An End In Sight
02 Oct 2023
6 min read
Here are some of the biggest stories from last week:
- Capital Economics declared that the global monetary tightening cycle has ended.
- Hedge funds cut their net stock exposure at the fastest pace since the 2020 market crash.
- The real 10-year Treasury yield hit its highest level since 2009.
- WTI briefly popped above $95 a barrel for the first time in more than a year.
- Hedge funds boosted their bullish oil wagers to an 18-month high.
Dig deeper into these stories in this week’s review.
Last month, central banks in the US, the UK, Japan, and Switzerland all kept interest rates unchanged, leading the chief global economist at consultancy Capital Economics to recently declare that “the global monetary tightening cycle has ended”. Put differently, she thinks that central banks worldwide are mostly done hiking interest rates. And this conclusion is not based on some gut feeling: for the first time since the end of 2020, more of the world’s 30 biggest central banks are expected to cut rates in the next quarter than raise them, according to Capital Economics.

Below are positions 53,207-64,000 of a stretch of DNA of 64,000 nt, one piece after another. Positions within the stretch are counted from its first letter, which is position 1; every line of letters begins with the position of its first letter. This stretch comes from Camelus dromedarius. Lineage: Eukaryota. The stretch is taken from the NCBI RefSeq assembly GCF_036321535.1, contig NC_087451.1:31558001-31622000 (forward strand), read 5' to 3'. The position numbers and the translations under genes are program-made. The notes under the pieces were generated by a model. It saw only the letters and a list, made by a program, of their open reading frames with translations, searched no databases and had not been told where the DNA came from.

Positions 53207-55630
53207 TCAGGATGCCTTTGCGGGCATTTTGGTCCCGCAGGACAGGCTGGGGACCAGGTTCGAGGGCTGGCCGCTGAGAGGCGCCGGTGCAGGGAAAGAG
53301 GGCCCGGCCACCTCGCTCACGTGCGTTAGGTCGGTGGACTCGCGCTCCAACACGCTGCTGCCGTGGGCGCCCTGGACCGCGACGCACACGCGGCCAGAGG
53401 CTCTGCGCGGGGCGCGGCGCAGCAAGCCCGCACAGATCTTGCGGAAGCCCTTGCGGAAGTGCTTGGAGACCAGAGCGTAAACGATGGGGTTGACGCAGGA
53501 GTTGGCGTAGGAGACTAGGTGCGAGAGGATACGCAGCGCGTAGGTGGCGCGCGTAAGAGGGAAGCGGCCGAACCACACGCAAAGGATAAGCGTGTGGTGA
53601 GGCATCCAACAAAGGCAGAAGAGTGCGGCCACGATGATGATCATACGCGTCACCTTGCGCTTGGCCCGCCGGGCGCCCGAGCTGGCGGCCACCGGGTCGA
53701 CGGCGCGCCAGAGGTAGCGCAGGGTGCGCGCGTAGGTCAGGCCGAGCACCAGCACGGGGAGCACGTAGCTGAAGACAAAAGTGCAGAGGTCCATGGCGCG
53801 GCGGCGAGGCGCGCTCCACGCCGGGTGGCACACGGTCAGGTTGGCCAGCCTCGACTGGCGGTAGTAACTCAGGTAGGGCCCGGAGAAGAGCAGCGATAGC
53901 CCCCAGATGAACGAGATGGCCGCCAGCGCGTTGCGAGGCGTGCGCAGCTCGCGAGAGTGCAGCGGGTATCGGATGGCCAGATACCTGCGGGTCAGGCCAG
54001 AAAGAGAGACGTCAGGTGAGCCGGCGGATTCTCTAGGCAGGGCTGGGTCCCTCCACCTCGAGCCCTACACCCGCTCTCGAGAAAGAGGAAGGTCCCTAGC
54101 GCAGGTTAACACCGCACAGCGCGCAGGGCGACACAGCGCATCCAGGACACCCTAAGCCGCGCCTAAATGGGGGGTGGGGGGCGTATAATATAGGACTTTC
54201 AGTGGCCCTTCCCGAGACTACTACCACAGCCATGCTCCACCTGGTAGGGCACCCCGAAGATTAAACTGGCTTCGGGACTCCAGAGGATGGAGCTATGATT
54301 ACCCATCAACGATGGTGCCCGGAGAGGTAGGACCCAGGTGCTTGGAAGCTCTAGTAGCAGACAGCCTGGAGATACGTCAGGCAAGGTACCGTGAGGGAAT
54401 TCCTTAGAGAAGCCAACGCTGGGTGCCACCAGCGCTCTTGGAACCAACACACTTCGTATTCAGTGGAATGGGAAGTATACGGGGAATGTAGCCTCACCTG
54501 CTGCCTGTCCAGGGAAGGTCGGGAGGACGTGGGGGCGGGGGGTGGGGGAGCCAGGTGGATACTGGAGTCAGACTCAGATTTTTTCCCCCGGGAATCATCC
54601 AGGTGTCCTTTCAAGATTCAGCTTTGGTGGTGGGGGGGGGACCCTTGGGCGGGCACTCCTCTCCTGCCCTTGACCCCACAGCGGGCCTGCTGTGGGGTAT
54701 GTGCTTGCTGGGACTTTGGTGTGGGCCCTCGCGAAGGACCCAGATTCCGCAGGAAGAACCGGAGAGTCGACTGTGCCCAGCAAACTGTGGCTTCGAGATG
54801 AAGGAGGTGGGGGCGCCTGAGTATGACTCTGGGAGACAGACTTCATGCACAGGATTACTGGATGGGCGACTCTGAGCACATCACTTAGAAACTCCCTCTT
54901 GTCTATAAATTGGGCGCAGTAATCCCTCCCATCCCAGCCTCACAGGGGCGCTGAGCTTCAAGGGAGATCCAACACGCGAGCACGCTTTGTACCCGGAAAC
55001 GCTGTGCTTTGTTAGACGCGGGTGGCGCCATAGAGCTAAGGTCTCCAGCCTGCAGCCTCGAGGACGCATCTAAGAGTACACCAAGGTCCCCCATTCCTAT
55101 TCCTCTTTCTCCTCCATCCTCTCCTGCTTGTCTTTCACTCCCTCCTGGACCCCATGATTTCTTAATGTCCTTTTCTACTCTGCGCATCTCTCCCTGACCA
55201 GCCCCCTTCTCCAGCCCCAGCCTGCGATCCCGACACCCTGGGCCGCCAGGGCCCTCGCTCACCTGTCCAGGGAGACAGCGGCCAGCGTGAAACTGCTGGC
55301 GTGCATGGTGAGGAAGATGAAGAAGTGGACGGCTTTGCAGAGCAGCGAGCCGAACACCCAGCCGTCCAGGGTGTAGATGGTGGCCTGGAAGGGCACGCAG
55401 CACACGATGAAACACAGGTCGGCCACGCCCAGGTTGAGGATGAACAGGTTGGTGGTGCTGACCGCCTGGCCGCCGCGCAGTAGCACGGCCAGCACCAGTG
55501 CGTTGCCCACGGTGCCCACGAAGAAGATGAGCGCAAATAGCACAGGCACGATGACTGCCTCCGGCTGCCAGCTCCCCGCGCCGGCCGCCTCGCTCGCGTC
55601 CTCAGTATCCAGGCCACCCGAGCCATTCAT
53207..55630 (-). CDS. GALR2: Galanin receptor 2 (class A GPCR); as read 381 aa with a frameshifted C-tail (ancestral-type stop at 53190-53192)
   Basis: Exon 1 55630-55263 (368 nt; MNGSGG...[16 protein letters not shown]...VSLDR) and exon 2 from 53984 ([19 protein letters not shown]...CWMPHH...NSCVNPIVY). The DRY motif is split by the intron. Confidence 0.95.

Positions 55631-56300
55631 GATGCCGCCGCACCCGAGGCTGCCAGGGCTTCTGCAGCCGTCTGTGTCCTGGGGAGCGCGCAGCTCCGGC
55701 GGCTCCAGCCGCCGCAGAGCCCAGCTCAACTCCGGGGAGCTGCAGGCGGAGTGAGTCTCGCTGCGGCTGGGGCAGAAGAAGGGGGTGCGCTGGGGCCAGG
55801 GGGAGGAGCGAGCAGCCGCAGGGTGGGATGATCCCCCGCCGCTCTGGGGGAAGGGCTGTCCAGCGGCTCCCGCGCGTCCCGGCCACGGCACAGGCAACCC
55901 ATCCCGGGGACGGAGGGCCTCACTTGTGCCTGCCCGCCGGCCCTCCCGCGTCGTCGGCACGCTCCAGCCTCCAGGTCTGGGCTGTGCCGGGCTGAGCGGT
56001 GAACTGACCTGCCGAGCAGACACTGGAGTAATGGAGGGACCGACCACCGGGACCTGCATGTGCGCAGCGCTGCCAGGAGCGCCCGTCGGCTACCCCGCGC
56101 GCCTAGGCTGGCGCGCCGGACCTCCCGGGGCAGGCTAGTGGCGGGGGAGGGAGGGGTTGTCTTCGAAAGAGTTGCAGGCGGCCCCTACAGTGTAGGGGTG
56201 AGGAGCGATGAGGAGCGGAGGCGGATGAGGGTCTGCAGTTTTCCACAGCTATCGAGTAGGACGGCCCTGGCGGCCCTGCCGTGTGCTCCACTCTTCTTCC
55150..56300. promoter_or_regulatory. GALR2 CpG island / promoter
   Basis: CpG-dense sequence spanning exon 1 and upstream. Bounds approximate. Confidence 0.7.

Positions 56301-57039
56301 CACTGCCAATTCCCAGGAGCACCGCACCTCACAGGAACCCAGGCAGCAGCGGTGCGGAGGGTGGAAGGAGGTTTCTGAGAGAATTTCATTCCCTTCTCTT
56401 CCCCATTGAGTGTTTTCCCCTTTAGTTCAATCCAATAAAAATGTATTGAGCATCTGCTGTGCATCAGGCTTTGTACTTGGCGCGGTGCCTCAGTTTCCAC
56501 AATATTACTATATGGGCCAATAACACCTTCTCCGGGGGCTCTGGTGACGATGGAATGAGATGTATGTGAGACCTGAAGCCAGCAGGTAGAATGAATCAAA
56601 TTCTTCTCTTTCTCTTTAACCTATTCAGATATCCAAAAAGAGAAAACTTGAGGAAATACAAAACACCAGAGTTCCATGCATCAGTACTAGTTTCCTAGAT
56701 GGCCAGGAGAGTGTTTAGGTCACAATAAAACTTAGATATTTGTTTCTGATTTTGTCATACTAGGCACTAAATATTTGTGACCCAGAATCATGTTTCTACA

The shift in perspective comes in the wake of data indicating a deceleration in inflation across many countries. In the US, eurozone, and several other regions, the pace of price gains has more than halved from its peaks. Meanwhile, there’s growing evidence suggesting that the world economy is slowing, with the OECD recently lowering its global growth forecast for 2024 to 2.7%, from an earlier estimate of 2.9%, as high interest rates weigh on economic activity and China’s rebound disappoints. With the exception of 2020, when the pandemic struck, that would mark the weakest annual expansion since the global financial crisis.